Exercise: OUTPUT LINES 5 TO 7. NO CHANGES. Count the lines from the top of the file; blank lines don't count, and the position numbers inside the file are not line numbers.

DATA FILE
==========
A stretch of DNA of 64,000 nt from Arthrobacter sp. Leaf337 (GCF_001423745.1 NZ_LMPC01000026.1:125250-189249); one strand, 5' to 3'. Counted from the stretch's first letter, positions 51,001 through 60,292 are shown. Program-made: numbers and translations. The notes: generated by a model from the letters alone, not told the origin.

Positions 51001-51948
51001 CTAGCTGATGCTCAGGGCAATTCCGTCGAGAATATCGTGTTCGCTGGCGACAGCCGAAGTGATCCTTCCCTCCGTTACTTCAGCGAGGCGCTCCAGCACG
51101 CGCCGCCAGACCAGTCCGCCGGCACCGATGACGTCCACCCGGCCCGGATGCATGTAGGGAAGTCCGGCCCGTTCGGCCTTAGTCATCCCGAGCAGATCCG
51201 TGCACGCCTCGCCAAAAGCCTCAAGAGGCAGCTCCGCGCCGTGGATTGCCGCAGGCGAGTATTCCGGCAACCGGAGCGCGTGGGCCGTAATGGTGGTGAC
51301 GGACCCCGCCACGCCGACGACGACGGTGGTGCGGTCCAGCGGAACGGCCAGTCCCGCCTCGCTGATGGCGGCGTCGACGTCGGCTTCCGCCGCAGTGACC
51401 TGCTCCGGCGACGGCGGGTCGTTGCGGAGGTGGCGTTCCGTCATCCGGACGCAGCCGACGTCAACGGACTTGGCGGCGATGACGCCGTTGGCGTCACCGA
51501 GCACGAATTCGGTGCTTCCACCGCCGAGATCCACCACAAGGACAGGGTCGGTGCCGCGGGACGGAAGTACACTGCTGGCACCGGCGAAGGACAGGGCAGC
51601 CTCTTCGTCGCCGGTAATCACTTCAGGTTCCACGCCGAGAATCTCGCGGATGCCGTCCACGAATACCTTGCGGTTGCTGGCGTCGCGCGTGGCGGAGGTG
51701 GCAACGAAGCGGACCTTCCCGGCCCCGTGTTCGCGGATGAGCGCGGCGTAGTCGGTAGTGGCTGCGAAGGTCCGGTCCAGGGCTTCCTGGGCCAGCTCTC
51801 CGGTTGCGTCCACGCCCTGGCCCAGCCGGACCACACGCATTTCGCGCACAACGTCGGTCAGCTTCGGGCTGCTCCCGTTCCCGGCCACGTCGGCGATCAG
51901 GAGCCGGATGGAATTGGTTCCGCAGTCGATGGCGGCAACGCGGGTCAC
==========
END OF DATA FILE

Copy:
51201 TGCACGCCTCGCCAAAAGCCTCAAGAGGCAGCTCCGCGCCGTGGATTGCCGCAGGCGAGTATTCCGGCAACCGGAGCGCGTGGGCCGTAATGGTGGTGAC
51301 GGACCCCGCCACGCCGACGACGACGGTGGTGCGGTCCAGCGGAACGGCCAGTCCCGCCTCGCTGATGGCGGCGTCGACGTCGGCTTCCGCCGCAGTGACC
51401 TGCTCCGGCGACGGCGGGTCGTTGCGGAGGTGGCGTTCCGTCATCCGGACGCAGCCGACGTCAACGGACTTGGCGGCGATGACGCCGTTGGCGTCACCGA